According to WFAA and Allen police Chief Brian Harvey, the Texas Department of Public Safety (DPS) has partnered with Sam Houston State University to produce the equipment that will allow law enforcement to test cannabis products to determine THC concentration in plant and oil based cannabis products. This will finally allow them to differentiate legal cannabis (hemp) and illegal cannabis (marijuana).
In 2019 Texas Governor Greg Abbott signed H.B. 1325 that made certain CBD products legal in Texas and would also allow local farmers to grow hemp as a crop. The new statute defines anything with a THC concentration of less than 0.3 percent as hemp. This created a conflict with prosecuting marijuana possession cases, as state crime labs had yet to acquire the proper testing equipment.
County and District attorneys from across the state began dismissing marijuana cases, while others rejected the cases. They also expect to be met with a large backlog of cases from around the state as samples confiscated by law enforcement have been piling up in evidence rooms. “I don’t even know if there is a way to count the number of cases that are waiting in district attorneys offices across the state”, said Chief Harvey.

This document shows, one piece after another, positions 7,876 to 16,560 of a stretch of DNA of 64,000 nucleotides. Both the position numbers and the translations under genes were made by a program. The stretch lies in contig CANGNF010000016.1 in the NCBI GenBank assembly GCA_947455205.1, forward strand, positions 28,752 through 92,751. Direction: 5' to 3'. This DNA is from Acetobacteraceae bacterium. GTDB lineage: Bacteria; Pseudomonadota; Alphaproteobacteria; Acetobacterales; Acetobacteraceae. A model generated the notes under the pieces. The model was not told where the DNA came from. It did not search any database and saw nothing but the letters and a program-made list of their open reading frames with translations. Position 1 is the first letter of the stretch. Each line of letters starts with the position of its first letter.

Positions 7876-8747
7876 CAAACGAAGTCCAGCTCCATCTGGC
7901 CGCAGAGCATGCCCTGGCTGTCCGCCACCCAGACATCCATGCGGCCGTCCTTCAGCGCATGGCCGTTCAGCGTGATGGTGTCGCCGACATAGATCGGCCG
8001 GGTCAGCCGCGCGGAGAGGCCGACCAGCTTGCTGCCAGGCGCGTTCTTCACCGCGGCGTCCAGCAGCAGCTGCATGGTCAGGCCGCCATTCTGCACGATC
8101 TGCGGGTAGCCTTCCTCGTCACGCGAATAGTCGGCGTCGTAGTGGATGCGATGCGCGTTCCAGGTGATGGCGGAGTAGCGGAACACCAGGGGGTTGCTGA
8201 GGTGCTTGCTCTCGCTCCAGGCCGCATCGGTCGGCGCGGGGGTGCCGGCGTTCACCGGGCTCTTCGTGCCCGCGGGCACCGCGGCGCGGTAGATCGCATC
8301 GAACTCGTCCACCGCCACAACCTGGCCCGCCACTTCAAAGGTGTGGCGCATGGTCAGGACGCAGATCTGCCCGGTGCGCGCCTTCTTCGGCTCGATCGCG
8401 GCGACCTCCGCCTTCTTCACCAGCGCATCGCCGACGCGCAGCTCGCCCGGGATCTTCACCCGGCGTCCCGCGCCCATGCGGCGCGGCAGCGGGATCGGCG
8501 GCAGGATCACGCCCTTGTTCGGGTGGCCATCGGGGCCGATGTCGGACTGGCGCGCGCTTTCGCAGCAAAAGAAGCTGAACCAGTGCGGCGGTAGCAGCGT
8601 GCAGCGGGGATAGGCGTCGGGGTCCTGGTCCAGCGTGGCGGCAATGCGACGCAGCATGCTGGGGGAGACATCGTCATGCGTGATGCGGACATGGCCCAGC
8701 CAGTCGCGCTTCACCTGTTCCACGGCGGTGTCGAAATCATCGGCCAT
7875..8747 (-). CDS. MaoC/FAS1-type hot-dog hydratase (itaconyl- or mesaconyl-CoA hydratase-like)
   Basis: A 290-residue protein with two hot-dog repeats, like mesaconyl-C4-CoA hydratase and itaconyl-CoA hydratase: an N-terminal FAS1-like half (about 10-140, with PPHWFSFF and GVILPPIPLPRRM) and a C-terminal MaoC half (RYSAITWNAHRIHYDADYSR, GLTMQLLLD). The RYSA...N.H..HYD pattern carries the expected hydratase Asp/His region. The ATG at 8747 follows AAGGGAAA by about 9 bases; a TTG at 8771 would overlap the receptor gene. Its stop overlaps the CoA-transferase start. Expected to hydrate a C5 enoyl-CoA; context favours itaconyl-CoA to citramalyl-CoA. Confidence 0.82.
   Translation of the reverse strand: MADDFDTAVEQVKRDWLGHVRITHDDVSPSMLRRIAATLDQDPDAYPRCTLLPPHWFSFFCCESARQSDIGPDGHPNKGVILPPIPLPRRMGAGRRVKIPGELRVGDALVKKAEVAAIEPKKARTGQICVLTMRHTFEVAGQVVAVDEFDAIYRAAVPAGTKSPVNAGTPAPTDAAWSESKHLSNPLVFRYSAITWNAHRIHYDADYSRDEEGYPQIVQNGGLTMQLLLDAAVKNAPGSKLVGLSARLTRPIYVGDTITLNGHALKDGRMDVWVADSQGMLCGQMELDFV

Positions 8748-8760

In Tarrant County it was reported back in June of 2019 that hundreds of these cases were being dismissed due to this change in the law. Most of these cases were dismissed pending lab reports to determine THC concentration. These case can be re-filed as the statute of limitations runs two years for misdemeanors, three years for felonies from the date when the offence was committed. Armstrong Forensic Laboratory, Inc. in Arlington, TX, NMS LABS in Grand Prairie, TX, and other labs across the state have purporting to be doing THC concentration testing.
The Department of Public Safety should be expected to have their labs up and running in March.